At the very last moment I visited the Robert Rauschenberg retrospective at Tate Modern. It's an excellent introduction to Rauschenberg's work, but I'd expected the exhibition to be larger. The exhibition spans Rauschenberg's entire six-decade career and does a good job of showcasing each and every aspect of his prolific output. However, I had hoped to see more: more combines and more silkcreens (a reproduction of this work has been on my bookshelf since I first saw it at the Museo Thyssen-Bornemisza). This, of course, is the best possible criticism, as it testifies to the quality of the work.
One room shows the set design Robert Rauschenberg created for Glacial Decoy (1979), a ballet by Trisha Brown. It consists of four panels exhibiting a slideshow of photographs taken in and around Fort Myers, Florida. The idea is simple enough, but the execution is perfect. I saw it performed many years ago and I enjoyed seeing it again, albeit on video. Robert Rauschenberg also frequently collaborated with Merce Cunningham and the exhibition includes some of the designs Rauschenberg created for Travelogue (1977) as well as a video of the designs in action. What I didn't know was that Rauschenberg also created some dance performances himself.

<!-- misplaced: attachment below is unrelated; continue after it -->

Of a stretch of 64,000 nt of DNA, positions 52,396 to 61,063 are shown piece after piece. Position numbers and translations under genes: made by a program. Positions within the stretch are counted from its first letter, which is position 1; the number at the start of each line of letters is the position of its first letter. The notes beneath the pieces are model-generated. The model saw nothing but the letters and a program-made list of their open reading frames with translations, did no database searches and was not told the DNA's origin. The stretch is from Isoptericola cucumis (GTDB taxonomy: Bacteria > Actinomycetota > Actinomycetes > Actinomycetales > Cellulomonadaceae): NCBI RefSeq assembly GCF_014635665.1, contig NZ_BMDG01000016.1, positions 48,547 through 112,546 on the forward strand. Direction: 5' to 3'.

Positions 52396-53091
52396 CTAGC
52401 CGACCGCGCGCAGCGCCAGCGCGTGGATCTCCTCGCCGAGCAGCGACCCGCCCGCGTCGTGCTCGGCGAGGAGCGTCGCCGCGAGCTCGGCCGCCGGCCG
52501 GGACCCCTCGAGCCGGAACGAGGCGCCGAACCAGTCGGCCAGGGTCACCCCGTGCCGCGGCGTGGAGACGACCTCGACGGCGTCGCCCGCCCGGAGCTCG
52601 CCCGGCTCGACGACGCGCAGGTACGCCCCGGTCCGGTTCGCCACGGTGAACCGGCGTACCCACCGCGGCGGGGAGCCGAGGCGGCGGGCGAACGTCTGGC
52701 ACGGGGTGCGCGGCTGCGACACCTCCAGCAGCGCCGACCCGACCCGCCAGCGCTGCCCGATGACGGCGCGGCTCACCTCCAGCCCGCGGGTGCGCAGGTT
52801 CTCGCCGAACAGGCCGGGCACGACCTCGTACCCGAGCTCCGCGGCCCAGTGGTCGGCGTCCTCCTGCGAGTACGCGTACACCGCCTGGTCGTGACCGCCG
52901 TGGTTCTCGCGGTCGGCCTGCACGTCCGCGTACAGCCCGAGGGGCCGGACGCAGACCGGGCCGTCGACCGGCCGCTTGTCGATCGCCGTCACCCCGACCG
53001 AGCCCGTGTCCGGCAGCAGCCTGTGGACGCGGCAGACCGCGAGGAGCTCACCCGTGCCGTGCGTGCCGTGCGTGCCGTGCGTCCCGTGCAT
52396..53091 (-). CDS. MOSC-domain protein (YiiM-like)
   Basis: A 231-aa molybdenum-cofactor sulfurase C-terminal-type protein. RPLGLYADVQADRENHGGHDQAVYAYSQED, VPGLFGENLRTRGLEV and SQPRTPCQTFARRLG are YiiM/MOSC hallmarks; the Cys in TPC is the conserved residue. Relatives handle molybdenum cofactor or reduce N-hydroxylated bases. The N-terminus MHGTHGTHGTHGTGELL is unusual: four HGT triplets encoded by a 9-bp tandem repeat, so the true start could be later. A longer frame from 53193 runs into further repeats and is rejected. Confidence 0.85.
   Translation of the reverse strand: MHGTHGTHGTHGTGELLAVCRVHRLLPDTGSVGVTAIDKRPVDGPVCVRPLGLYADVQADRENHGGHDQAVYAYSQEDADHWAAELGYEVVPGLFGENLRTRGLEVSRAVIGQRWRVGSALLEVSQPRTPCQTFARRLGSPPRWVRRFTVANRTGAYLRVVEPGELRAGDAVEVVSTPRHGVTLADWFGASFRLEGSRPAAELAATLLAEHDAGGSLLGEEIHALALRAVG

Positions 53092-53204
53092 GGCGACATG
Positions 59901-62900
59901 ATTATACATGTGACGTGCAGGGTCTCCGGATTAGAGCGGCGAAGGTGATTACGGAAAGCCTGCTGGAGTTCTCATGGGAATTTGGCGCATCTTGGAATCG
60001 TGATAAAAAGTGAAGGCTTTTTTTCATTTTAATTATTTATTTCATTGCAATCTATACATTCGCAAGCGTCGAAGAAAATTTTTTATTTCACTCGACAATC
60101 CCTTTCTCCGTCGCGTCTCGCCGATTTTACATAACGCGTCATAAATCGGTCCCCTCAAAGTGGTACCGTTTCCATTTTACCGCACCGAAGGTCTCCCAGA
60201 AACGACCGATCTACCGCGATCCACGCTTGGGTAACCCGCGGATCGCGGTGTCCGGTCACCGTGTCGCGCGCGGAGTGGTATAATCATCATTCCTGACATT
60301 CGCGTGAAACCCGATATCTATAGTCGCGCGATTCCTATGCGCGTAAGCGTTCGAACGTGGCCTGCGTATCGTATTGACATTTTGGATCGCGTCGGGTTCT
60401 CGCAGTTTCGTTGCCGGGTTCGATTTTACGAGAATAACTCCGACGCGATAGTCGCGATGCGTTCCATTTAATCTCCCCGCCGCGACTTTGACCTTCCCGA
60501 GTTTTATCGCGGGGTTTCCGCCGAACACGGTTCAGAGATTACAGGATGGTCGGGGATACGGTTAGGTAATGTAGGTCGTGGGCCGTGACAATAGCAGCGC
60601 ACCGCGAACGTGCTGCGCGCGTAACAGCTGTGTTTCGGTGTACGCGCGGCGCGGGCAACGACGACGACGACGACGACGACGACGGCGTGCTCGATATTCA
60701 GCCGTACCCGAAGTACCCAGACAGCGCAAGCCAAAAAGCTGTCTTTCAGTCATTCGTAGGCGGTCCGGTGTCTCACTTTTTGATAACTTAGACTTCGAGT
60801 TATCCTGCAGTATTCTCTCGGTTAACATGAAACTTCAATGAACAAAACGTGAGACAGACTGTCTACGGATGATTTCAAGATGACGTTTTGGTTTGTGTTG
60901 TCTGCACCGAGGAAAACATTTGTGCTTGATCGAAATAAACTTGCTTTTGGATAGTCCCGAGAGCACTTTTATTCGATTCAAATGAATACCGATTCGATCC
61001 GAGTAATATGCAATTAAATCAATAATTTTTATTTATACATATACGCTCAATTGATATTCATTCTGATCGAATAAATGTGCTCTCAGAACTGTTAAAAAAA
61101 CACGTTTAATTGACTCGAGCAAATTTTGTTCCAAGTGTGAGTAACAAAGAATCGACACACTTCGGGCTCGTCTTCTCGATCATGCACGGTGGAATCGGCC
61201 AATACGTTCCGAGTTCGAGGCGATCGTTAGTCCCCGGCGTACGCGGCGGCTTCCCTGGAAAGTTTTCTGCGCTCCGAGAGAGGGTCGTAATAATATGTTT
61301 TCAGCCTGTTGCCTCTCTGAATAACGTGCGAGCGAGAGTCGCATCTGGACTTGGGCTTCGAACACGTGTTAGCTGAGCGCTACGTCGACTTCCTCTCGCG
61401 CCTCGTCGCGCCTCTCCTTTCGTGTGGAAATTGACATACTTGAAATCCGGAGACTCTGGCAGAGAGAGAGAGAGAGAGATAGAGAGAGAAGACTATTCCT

I'm glad I was able to visit the exhibition. I left reinvigorated and eager to start creating myself again.
Another excerpt from Glacial Decoy as performed by the Paris Opera Ballet.